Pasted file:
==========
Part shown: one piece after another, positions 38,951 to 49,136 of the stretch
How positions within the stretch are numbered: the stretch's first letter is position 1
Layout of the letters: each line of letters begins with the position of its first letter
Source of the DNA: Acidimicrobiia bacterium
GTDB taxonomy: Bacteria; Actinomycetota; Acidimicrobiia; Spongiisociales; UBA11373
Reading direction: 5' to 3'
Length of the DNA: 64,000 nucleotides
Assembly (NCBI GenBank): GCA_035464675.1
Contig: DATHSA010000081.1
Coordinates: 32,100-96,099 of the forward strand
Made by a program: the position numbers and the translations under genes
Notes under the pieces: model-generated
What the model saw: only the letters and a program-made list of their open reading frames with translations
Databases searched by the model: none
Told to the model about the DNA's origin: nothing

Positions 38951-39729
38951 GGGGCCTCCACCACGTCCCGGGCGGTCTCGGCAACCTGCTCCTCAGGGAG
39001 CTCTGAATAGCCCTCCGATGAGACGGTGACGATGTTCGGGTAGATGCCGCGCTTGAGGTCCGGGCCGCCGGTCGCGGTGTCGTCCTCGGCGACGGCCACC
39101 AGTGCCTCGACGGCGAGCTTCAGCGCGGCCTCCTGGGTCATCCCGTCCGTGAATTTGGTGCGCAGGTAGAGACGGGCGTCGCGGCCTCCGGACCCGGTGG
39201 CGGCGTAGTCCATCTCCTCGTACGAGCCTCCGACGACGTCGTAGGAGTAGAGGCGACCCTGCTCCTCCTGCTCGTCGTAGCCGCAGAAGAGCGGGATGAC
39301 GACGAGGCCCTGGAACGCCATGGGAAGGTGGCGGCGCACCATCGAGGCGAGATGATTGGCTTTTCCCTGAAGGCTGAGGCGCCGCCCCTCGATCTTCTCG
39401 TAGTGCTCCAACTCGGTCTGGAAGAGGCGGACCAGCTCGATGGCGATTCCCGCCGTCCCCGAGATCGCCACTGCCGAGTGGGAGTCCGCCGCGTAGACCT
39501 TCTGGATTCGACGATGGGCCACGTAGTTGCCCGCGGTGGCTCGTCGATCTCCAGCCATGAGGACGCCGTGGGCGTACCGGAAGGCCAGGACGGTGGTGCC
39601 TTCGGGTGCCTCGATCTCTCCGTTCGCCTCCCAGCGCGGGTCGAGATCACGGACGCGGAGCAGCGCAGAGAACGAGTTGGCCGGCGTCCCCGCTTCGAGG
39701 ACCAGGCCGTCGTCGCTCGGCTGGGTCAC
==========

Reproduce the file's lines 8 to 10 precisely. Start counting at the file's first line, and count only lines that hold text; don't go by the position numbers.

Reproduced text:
Assembly (NCBI GenBank): GCA_035464675.1
Contig: DATHSA010000081.1
Coordinates: 32,100-96,099 of the forward strand